With regard to the current crisis, it is essential that it be properly analyzed and characterized. While it may be too early to arrive at a definitive characterization, some elements of violence and its contextual reality are evident and form the basis of a proper characterization.
The weakness of state institutions and their lack of agility to respond to political and security crises reflect both the lack of strategic direction and the concomitant development of doctrine and capacities; the failure to put in place the right capacities capable of responding to the new types of political and information warfare which have now become commonplace in the world and have finally reached our shores; and the lack of integration into the security cluster.
Insurgents and anti-constitutionalists have certainly assessed the capacity and readiness of security institutions and implemented their plan with confidence, aware of the challenges these institutions face. The state of our security institutions therefore becomes part of the threat itself.
The involvement of a large number of ordinary citizens in violence and looting is the surest sign that our development model must be fundamentally reconsidered in order to build a state capable of lifting people out of poverty, of creating lives. dignified and to provide a sense of ownership of the state and the constitution, to counter the alienation and despair that prevail in our townships. The levels of poverty and inequality in our society provide a ready-made mass of human fodder for those who seek to arm the people against their own state and their own constitution.
Paradoxically, as we witness the devastating effects of the ANC’s slow collapse and its ability to assert a cohesive function in society, more and more commentators are calling for the ANC’s collapse or its final split into several entities. Accelerating this collapse through the supposed inevitability of faction breaks or expulsions does not magically resolve the inherent contradictions that have transformed the ANC into a fractured entity, but likely gives new, more violent forms to those fractures. In the absence of a capable state, it is a recipe for disaster.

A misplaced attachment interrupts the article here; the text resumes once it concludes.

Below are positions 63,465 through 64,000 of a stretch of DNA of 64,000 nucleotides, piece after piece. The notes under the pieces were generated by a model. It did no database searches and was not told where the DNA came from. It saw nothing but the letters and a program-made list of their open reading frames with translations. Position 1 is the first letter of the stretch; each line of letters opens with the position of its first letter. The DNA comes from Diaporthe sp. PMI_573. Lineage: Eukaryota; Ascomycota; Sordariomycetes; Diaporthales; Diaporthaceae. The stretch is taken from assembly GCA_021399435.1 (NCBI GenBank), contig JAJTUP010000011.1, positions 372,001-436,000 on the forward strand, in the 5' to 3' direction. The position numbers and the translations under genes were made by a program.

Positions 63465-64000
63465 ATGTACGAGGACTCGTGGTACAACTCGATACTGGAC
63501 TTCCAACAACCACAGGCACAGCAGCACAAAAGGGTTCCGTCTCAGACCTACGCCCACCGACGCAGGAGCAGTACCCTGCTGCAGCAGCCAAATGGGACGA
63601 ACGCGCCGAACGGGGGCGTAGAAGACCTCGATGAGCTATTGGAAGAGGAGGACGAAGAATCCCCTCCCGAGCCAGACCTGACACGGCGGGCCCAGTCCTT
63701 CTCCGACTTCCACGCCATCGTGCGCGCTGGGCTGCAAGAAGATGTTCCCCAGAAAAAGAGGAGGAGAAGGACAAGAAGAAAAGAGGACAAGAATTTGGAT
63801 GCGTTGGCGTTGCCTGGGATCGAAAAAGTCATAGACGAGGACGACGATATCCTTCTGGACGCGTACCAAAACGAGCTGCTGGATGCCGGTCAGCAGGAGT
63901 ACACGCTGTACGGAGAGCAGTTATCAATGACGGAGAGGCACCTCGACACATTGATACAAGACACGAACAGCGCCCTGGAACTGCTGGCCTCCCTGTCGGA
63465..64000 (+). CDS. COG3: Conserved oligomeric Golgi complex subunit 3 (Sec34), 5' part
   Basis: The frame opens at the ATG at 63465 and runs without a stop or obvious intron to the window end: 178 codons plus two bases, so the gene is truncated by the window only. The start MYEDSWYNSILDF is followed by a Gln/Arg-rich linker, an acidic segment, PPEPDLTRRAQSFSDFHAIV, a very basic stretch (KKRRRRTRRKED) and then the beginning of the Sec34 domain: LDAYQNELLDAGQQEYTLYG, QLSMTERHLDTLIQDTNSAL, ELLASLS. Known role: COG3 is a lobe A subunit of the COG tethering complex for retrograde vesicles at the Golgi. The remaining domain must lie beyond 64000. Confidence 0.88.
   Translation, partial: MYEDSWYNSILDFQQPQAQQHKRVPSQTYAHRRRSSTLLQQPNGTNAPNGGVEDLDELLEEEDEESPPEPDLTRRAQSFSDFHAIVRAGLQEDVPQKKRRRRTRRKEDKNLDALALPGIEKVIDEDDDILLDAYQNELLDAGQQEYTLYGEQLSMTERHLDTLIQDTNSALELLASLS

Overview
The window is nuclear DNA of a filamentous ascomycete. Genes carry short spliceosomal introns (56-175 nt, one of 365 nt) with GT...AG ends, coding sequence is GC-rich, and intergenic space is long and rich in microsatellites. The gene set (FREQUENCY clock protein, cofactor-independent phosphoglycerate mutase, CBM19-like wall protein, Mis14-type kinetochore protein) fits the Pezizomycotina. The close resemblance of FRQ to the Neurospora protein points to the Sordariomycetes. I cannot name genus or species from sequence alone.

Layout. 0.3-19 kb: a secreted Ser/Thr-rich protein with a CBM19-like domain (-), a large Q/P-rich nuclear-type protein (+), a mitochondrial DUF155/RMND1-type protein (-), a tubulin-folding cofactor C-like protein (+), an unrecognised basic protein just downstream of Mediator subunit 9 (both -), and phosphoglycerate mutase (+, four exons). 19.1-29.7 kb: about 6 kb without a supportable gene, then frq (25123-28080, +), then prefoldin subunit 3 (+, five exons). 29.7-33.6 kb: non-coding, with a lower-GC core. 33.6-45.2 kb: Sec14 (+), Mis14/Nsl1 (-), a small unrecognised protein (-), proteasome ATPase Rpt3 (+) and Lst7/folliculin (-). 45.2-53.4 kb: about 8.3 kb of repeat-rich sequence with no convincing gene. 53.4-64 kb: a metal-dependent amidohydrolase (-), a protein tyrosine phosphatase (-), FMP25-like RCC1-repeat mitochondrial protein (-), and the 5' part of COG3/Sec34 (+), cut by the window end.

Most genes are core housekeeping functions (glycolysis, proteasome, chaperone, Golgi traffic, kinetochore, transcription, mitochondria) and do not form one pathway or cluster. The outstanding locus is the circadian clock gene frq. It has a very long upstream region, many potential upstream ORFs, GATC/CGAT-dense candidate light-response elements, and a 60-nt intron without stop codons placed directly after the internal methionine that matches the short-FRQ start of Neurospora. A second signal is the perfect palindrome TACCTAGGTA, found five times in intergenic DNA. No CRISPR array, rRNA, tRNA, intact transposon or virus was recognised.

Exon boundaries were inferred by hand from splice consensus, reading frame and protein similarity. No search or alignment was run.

Some immediate measures that could be implemented include:
- The finalization of the national security strategy in which the Minister of State Security has been engaged for some time, including substantial engagement with communities and interest groups in the process of reconceptualization.
- A review of the entire national security architecture, in light of the new national security strategy, a radically new global context and the current crisis. We can no longer assume that institutions have to stay as they are, with slight tinkering around the edges to create ‘efficiencies’.
- The immediate establishment of an integrated intelligence, pursuit and short-term response capability where intelligence and response / prevention are seamlessly integrated. The work done to counter and defeat urban terrorism in the early 2000s offers a successful and enduring model to consider.
- Initiate a process to draw the necessary analytical and sensible lessons from the current crisis: how does it change our view of war, politics and the intersection of crime, organized crime, corruption and anti-constitutionalism?
Although we are instinctively geared towards blood and head rolling, the need to develop abilities that can cope with the inevitable and possibly more aggressive return of the current phenomenon demands that we instead need to deliberate, learn, and build.